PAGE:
Stratford

Salt, Stratford-Upon-Avon

The last time we stayed in Stratford the head chef of the restaurant we dined at told us to eat at Salt. We come home and a blogger friend of mine (I do have them, they’re not all horrid) tells me I should go to this great place she went to called Salt. The Good Food Guide comes out and the newcomer of the year is a little place in Stratford called Salt. We get the hint and book Salt. Ages ago actually, so much so that shaggy headed giant Jay Rayner tells the world just how great Salt is two weeks before we go. We expect it be great. Of course we do. Everyone else thinks it is. Even the blogger, and heaven forbid she even paid to go.

And guess what? It is great. Maybe the best £130 that I’ve parted with for two hours of fun since that stag party in Prague. Paul Foster has created a space with bags of character, where the only attitude can be found on the plate. It’s a star from the off, with smoked almonds that leave an imprint on the soul and impeccably sourced green olives that greet us on the table. Warm bread rolls first appear to be a little underdone though transpire to be a denser crumb with a nutty backnote. These are lovely; even better when smeared thick with butter so yellow it radiates warmth. For those who want it, there is a salt pot on the table. Of course there is.

The first of the lunch tasting menu is a belter. Pink fir potatoes wearing a coat of lardo, and a dusting of roasted yeast that echoes the taste of a jacket potato. It’s neatly layered in flavour, carefully controlled and ego free. The same applies to fillets of hake, flesh golden and just holding shape, sharing the plate with caramelised cauliflower puree and lightly dressed fennel. It is food that begs to be eaten as much as admired. We do both.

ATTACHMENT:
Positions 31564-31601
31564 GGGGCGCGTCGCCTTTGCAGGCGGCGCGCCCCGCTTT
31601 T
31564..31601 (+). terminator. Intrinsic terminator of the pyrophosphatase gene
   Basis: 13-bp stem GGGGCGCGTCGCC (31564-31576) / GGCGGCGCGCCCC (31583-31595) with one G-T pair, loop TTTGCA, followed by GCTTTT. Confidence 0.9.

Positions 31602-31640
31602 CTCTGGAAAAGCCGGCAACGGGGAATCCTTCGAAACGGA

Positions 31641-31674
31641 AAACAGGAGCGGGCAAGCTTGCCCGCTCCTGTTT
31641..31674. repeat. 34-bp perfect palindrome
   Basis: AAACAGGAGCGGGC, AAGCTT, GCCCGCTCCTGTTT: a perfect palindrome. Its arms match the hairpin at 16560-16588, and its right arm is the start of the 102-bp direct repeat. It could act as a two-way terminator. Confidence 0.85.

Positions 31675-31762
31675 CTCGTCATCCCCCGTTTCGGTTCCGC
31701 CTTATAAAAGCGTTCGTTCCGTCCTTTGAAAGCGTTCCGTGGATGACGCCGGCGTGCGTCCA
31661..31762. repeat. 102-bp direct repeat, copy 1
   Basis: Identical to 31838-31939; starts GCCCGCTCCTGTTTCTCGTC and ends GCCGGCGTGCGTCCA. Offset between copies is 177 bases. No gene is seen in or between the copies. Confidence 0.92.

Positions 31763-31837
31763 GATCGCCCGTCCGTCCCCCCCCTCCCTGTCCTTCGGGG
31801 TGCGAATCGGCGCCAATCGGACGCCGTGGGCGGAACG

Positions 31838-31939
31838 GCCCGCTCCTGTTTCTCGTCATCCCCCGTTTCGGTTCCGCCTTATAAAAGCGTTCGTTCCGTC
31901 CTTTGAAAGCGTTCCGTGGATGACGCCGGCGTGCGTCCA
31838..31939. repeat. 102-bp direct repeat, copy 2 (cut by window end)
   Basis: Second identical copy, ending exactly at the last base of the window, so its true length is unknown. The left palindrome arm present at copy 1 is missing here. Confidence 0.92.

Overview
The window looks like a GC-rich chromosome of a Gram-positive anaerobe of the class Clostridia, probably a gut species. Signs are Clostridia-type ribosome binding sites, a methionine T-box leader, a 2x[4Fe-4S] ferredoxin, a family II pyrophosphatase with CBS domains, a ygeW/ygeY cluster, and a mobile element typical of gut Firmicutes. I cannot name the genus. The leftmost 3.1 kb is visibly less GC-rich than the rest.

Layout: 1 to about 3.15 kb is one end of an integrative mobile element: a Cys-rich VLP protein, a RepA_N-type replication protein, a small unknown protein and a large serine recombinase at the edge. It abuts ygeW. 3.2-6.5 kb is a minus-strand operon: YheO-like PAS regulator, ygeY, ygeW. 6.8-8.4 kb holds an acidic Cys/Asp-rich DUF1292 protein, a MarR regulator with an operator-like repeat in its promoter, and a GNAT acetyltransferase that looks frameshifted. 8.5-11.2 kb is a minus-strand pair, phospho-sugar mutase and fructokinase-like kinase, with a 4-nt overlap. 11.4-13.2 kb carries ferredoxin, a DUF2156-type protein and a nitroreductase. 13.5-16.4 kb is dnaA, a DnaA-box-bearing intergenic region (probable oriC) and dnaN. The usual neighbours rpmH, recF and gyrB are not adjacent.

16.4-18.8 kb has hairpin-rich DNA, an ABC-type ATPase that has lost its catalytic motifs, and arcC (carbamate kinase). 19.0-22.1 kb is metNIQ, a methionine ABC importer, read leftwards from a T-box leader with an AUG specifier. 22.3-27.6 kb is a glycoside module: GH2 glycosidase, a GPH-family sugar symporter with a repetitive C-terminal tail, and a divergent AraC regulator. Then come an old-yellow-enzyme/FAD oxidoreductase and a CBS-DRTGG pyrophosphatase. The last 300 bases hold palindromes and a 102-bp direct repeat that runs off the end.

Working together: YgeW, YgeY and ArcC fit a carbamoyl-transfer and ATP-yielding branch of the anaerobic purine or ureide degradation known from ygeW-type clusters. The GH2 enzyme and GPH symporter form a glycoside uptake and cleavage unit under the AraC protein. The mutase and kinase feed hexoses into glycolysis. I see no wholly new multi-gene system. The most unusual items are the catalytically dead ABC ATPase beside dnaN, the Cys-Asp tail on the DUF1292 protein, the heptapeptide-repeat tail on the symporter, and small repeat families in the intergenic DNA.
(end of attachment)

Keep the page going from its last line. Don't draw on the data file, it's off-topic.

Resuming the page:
A bowl of carrots would be my favourite thing that I ate. Protruding out is a baton of bright orange veg slow cooked in chicken fat that I would be tempted to put a ring on, had I not wasted enough on diamonds already this year. There is a broth of sorts at the base cut through with a faint kick of vinegar, pickled carrots, a rye tuile, and blitzed crispy chicken skin for seasoning, because using only salt all the time must be boring for them. The result is a beautiful interplay of sweet and acidity, that is homely and comforting at the same time. It’s one of my dishes of the year, and I’ve been lucky to eat some seriously good food in 2017.

A pheasant breast would be the first time that it was obvious a sous-vide machine was in action, the meat cooked perfectly but lacking the depth that a slow roast provides. A purée of black garlic adds a fermented funk that needs the pickled shallots to cut through, whilst roasted yeast adds a deep savouriness. There is light and shade everywhere with only the cavolo nero and breast sitting central. It may not hit the heights of some of the previous courses but it’s still seriously impressive.